What’s in this Sushi? The Mystical California Roll

Keith Riegert, Langone Managing Editor

Even the most squeamish, raw-fish-averse among us can usually palate a California roll or two during those rushed mid-class breaks. The essence of Americanized Sushi, the California roll consists of rice (on the outside), seaweed, avocado, cucumber, tobiko (flying fish roe) or sesame seeds, and imitation crabmeat. What is imitation crabmeat, you ask? It’s much more complicated than you think.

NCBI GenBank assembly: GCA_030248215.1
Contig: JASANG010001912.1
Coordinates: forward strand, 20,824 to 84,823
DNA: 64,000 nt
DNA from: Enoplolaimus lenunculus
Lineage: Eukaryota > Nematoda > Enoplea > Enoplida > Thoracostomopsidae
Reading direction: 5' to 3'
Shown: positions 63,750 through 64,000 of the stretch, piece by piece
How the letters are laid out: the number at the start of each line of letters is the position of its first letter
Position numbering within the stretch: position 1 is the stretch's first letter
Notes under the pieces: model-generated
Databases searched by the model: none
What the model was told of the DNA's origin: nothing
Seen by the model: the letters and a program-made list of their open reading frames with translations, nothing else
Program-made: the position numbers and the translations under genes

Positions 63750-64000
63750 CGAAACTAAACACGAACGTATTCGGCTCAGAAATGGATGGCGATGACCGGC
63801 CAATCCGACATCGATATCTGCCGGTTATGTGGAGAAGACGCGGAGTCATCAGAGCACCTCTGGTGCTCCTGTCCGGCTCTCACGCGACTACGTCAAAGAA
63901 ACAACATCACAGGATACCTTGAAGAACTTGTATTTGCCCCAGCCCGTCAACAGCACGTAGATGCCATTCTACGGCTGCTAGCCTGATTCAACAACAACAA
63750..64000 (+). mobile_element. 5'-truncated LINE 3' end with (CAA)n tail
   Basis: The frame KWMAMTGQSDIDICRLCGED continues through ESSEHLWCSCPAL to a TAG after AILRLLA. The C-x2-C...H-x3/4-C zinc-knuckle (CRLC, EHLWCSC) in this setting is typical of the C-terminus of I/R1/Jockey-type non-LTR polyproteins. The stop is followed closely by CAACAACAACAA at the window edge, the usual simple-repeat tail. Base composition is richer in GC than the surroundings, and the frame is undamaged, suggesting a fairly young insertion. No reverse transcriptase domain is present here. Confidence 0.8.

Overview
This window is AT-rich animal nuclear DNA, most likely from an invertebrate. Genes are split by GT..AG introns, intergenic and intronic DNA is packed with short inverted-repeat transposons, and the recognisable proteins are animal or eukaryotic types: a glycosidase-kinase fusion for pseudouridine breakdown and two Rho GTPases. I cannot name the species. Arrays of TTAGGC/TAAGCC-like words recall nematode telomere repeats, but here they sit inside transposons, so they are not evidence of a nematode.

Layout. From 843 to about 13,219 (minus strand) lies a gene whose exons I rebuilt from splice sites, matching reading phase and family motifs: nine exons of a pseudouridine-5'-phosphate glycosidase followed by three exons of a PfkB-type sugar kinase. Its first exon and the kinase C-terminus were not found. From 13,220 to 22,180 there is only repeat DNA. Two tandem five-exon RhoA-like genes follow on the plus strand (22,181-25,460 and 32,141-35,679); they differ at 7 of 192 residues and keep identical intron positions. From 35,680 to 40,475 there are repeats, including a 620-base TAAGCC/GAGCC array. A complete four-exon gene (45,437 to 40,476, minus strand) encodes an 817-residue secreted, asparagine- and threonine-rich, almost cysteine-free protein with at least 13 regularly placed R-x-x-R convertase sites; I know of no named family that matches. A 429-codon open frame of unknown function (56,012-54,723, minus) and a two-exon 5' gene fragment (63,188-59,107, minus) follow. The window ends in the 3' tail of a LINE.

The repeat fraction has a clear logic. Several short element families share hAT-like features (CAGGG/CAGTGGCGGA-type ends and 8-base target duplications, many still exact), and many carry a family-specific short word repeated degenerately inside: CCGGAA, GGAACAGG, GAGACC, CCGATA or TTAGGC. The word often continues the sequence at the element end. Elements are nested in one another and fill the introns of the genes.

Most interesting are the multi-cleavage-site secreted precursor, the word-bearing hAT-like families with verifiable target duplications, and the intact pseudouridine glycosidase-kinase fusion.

Melanogrammus aeglefinus, or the common crab wannabe

This oddly flavorless, shapeless seafood filling is a remarkably popular product in Japan. Called kamaboko, the substance is made from white fish meat (usually haddock or Pollack) that is pulverized to a fine white paste and mixed with a myriad of random ingredients, like MSG and egg whites, to give it that “authentic” crustacean texture. Add a layer of food coloring and voila, you’ve got some authentic, grade-A California krab.

This was adapted from the book “The Manual”, Ulysses Press, by Keith Riegert and Sam Kaplan

Image copyright: Shutterstock.com ©Hein Nouwens

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